Article by Quentin Plantec, Benjamin Cabanes, Pascal le Masson, Benoit Weil.
Publised in Research Policy
Academic engagement with industry is a well-researched topic. However, research has focused on scholars in traditional university departments, overlooking more hybrid research contexts such as the growing trend of PhD students and their supervisors engaging in collaborative research projects with industry during their training.
To address this gap, this study explores the early-career academic engagement of PhD students in university-industry collaborative research projects. It particularly focuses on research orientation and its association with scientific and inventive yield. Drawing on Stokes’ (1997) framework, the study investigates the extent to which the research orientation (basic research, applied research, and user-inspired fundamental research) is associated with scientific and inventive yield.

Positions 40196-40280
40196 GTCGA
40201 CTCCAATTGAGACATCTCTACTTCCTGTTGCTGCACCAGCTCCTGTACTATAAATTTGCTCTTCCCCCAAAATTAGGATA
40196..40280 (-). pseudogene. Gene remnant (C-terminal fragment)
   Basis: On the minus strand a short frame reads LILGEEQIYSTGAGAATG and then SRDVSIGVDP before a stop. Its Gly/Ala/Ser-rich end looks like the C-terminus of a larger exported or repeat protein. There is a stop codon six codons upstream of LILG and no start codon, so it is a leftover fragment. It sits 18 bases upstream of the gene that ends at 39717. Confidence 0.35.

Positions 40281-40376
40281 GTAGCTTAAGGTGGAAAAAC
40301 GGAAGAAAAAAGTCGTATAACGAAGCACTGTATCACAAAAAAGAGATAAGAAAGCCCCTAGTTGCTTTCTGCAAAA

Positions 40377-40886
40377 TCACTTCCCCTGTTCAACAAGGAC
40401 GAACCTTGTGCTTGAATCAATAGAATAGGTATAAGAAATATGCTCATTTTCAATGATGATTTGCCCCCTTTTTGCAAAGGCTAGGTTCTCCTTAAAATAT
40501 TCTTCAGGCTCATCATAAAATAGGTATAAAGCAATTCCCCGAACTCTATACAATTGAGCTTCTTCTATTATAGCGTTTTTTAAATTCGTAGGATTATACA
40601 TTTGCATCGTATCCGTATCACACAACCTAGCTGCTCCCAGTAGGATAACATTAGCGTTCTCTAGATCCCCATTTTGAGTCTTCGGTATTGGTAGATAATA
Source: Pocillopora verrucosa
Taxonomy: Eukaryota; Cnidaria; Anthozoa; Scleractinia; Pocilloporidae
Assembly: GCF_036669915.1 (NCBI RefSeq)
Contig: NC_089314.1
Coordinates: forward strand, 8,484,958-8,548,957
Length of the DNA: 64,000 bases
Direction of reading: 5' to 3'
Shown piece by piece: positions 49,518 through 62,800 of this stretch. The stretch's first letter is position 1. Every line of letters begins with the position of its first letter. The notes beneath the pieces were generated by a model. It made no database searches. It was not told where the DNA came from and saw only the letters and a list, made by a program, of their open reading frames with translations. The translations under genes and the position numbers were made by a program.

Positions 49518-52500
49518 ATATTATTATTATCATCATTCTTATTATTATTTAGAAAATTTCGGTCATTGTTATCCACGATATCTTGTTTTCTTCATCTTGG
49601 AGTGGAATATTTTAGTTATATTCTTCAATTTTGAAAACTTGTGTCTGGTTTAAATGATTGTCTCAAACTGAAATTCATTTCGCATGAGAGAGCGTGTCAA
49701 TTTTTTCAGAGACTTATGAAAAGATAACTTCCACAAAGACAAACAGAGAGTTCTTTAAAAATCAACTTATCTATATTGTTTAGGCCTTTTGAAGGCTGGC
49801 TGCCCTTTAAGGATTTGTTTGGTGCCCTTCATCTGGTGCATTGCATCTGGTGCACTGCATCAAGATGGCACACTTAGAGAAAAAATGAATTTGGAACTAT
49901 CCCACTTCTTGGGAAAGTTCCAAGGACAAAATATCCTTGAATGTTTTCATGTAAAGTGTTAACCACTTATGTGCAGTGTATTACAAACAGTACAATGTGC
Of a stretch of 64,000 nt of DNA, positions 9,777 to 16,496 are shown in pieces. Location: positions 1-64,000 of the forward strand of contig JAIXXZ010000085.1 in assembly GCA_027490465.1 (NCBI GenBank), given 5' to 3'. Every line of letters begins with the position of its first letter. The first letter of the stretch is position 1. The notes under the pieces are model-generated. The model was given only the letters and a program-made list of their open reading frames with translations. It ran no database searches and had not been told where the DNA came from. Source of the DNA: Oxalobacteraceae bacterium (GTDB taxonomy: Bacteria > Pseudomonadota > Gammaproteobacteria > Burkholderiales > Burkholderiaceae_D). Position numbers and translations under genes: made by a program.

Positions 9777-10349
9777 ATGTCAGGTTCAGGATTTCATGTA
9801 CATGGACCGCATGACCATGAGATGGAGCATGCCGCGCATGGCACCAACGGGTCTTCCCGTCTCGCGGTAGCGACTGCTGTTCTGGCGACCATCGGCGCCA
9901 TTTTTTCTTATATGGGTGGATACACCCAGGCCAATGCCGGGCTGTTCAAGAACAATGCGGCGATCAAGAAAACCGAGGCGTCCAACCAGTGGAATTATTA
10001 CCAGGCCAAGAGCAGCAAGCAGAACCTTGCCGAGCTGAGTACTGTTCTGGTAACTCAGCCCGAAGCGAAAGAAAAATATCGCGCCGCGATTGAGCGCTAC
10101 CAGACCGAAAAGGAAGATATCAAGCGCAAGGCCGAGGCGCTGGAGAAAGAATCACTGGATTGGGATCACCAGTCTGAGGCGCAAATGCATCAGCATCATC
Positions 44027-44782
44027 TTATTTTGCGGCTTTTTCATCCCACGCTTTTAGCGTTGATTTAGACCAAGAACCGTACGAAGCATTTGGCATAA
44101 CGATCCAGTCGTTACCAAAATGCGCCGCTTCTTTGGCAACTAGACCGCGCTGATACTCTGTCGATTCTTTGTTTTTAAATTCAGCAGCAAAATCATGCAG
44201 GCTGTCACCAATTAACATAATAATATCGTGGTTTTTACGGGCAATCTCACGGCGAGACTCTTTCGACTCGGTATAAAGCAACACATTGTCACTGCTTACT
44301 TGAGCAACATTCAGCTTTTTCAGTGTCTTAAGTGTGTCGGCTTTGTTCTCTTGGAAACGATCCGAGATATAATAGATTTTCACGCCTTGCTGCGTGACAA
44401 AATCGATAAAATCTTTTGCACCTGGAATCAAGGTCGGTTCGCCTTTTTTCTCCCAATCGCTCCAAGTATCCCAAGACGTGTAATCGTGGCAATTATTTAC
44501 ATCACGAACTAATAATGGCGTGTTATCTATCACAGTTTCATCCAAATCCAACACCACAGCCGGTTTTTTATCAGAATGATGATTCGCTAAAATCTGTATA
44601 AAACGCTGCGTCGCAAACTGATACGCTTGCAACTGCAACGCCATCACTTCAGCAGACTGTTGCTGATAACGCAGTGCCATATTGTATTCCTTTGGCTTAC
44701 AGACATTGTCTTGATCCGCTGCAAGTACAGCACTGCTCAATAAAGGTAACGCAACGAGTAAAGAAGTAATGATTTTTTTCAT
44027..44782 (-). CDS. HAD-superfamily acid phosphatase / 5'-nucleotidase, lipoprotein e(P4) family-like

The study is based on a review of 631 collaborative PhD projects with industry completed in France in 2018 through a national programme (CIFRE). It finds that the three research orientations are associated with different levels of scientific and inventive yields. While basic research is the most common orientation across the sample, the rarest, user-inspired fundamental research, is associated with the highest scientific and inventive yield. Moreover, the study highlights the critical role of PhD students’ taste for science or industry (and the potential change in this taste during the project) in the association between research orientation and projects’ yields.
Overall, this study sheds light on an understudied area of academic engagement and highlights the significance of considering research orientation and students’ taste for science or industry when developing university-industry collaborations. This has implications for PhD supervisors, PhD students, their industrial partners, and policymakers.